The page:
Tobacco company ordered to pay Arkansas nearly $30 million

LITTLE ROCK, Ark. (KTHV) – Attorney General Dustin McDaniel announced on Wednesday that a Canadian tobacco company has been ordered to pay nearly $30 million to the State for failing to set money aside in escrow in lieu of its participation in the tobacco Master Settlement Agreement.

The Attorney General's Office accused Grand River Enterprises of violating the law by not depositing money in escrow for its sales of Seneca cigarettes in 2005 and 2006. At a hearing in Pulaski County Circuit Court today, Judge Wendell Griffen granted McDaniel's motion for summary judgment against the company.

Griffen said he will order Grand River Enterprises to pay a civil penalty of $29,489,259.51, which represents 300 percent of the amount that the company did not deposit into escrow. The company must also place in escrow $9,829,753.17.

"We are all aware of the health risks associated with tobacco use, and tobacco companies who do business in Arkansas have a responsibility to set aside money in the event the companies are required to pay for the health consequences caused by the products they sell," McDaniel said. "I am grateful to the Court for making sure that this company understands the importance of complying with Arkansas law."

Grand River Enterprises was not a party to the 1998 Master Settlement Agreement with big tobacco companies, which directs tens of millions of dollars annually to fund public health initiatives in Arkansas. Because Grand River Enterprises did not participate in the settlement agreement, the company is required by state law to deposit into escrow a portion of the proceeds from its sales in Arkansas.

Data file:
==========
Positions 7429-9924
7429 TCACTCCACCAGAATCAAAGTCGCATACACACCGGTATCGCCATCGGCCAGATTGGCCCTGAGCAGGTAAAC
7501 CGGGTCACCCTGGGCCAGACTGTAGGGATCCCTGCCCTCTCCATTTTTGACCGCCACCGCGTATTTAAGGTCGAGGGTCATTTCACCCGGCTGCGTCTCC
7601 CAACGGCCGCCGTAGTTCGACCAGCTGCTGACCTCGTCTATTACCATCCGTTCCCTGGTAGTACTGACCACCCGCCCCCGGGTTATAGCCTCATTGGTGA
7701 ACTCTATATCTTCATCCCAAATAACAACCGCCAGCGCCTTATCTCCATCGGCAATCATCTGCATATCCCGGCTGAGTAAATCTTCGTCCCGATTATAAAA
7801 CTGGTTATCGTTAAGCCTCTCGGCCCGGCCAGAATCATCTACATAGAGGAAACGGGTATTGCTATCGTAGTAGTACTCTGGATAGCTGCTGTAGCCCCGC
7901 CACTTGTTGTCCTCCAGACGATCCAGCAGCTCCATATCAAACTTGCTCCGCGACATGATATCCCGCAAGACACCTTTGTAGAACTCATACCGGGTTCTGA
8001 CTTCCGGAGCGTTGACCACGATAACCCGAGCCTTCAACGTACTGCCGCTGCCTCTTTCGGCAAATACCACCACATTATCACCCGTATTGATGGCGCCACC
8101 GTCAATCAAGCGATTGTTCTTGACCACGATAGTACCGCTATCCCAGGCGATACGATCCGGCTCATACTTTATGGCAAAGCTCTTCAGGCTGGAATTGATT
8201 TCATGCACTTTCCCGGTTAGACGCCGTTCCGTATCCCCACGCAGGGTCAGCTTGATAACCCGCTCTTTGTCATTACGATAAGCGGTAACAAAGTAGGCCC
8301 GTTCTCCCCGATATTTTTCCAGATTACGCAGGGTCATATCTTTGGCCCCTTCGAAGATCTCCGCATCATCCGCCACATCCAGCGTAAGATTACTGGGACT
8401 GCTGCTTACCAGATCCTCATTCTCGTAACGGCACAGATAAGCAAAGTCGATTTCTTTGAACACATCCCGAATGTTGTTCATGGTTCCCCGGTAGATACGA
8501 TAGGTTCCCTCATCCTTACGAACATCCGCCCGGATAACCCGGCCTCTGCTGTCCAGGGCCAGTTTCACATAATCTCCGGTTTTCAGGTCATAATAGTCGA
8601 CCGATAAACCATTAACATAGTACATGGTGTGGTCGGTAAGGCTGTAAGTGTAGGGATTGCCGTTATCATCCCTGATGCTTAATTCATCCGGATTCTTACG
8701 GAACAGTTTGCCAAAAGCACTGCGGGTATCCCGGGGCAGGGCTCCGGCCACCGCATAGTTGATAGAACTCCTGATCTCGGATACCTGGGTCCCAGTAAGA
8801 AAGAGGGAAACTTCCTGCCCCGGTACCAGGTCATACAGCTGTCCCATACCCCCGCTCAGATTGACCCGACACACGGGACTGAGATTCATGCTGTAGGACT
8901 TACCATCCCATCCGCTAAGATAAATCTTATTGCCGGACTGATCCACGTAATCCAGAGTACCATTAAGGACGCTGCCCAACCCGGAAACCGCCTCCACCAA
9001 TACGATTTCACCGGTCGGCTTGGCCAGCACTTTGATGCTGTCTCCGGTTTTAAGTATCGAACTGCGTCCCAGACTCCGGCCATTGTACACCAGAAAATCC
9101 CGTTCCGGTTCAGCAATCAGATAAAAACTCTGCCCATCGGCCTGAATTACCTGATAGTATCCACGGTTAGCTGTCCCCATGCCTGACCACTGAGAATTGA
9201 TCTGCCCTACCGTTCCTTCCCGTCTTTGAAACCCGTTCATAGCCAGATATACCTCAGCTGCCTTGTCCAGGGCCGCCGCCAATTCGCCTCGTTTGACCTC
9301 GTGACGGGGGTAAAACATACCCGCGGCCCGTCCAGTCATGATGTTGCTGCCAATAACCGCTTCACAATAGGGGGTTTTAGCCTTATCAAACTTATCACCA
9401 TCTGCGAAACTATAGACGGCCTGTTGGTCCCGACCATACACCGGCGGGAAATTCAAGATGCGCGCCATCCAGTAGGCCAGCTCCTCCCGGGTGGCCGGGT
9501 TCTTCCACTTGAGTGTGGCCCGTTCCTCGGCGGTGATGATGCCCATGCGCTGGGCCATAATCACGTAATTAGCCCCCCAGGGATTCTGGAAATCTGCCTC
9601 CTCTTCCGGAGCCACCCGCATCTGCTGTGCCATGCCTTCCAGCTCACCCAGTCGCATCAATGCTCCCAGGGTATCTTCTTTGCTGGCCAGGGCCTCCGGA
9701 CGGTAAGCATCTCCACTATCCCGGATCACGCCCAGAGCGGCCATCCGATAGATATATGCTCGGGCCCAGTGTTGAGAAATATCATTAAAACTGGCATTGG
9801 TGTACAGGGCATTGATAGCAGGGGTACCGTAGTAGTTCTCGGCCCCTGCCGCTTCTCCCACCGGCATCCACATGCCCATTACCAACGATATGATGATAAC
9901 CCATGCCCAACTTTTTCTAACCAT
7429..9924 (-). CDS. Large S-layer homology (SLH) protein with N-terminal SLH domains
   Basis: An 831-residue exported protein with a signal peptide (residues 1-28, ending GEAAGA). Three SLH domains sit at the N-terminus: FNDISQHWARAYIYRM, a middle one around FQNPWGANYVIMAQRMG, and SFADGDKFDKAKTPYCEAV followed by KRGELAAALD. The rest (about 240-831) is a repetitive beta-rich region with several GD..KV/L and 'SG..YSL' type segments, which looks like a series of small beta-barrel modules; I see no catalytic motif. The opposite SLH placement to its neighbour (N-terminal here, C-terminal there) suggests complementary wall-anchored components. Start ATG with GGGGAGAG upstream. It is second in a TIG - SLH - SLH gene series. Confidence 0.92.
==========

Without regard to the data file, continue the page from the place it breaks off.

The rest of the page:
The funds remain in escrow for 25 years. The state would receive the escrow money if it were to obtain a judgment against the company for health-related claims associated with the smoking of the company's cigarettes. Otherwise, after 25 years, the funds in escrow revert to the company.

The Attorney General's Office initially filed suit against Grand River Enterprises in 2006.

Griffen ruled from the bench and said he would order the company to make all payments and deposits into escrow within 30 days or, otherwise, post a bond. He also said pre-judgment interest on the payments would be assessed.

McDaniel has made enforcement of the MSA and Arkansas tobacco laws one of his top priorities during his tenure as Attorney General.

As co-chairman of the National Association of Attorneys General Tobacco Committee from 2010-12, McDaniel successfully negotiated a settlement with the companies who were parties to the MSA, thus restoring certainty to annual payments and ending a long-running dispute with the companies. Nineteen states joined McDaniel in the landmark agreement made last year.

Arkansas's share of MSA proceeds in 2014 was $49.96 million.

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